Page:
"The Childe...More restless than the swallow in the skies..." -Lord Byron, Childe Harold's Pilgrimage

Friday, June 21, 2013

Passing Through 'Joyland'

JoylandJoyland by Stephen King
My rating: 3 of 5 stars

There is something perfunctory about Joyland. Even the Author's Note feels perfunctory, with Stephen King's preemptive rebuttal of carnival know-it-alls and his hasty show of gratitude for the editor, "Thanks, man." The tropical storm that whips up on the story's climactic evening feels perfunctory. None of this is crappy. I enjoyed Joyland at least as much as my annual, which is to say perfunctory, visits to the county fair.

King takes pleasure in exploring the lingo of carnival employees. Yet the cotton candy quality of the dialect is diluted by the need to provide on the spot translations. Perhaps less translation might have left me disoriented in just the right suspense-inducing way. Instead, like so many other elements of Joyland, I felt myself stuck at arm's length from a landscape that I wished would immerse me.

I enjoyed the layout, which bypassed a conventional chapter setup. Instead, Joyland is divided into discreet sections of narrative with a couple of line breaks and a thematically resonant heart icon. In the age of eBooks, presentation feels increasingly important to me when considering the purchase of hard copies. Glen Orbik's painting on the cover sets a wonderfully pulpy tone--a tone that King's story sometimes falls short of achieving.

I can't put it all on King. Certainly my reading was a bit perfunctory at times. Let's be honest, I suspect a lot of us King fans are just passing time until his sequel to The Shining is released this fall. What is more, I genuinely connected with the 21-year-old protagonist's pining. Oh did I pine over girls back then. And I know what it's like to hang up a phone and realize the gal on the other end has lost any special feelings she ever had for me. What a guy wouldn't give for a good murder mystery to divert him away from that heartache. King absolutely nails this aspect of the plot.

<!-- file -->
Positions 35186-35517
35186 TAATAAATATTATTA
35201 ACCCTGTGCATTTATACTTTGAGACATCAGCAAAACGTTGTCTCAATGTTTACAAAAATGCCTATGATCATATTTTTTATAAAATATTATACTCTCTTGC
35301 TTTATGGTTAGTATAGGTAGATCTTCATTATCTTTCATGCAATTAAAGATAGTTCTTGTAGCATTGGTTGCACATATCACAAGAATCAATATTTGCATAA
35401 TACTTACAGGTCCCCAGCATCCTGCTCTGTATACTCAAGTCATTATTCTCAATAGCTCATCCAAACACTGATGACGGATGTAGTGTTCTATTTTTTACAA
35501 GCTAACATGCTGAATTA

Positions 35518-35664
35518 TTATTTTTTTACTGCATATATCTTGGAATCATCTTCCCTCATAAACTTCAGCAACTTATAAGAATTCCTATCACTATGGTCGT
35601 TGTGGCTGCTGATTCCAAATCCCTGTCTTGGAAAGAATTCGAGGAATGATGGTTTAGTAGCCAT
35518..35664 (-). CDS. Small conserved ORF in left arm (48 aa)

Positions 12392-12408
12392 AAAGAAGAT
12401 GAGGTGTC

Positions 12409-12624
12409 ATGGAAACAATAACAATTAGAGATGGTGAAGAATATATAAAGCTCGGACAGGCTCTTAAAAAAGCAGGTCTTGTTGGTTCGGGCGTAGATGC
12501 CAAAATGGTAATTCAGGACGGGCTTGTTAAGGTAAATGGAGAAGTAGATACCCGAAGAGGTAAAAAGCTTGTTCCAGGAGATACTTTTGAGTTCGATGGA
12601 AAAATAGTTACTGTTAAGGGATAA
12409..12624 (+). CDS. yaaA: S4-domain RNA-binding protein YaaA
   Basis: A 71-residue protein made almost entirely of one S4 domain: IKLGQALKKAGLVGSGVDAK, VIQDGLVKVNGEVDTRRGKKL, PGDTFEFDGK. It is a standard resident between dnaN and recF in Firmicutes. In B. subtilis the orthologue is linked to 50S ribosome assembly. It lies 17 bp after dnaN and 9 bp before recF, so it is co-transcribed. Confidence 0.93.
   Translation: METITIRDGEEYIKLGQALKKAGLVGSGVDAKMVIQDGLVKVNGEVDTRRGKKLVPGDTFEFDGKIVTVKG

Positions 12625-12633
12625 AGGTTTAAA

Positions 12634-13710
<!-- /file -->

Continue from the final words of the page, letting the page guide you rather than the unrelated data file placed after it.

So I took a weekend trip to a little carnival Stephen King threw together. Not the funnest weekend I've had with him. Not by a long shot. Heck, I figured out the killer a good 30 to 50 pages before the reveal. I don't generally accomplish that. Still, King got me to try out an offering from Titan Books' Hard Case Crimes. I probably wouldn't have checked them out otherwise. And now I'd be willing to try them again.

Truth be told, when I pick up a straight-to-paperback yarn like this one, all I am really looking for is a nostalgia fix. I'm hunting for an excuse to revisit that young love and virginal heartache--the kind I felt during a fleeting time of life when a creaky old carnival could mesmerize me. Thanks for a ride on the Ferris wheel, King.

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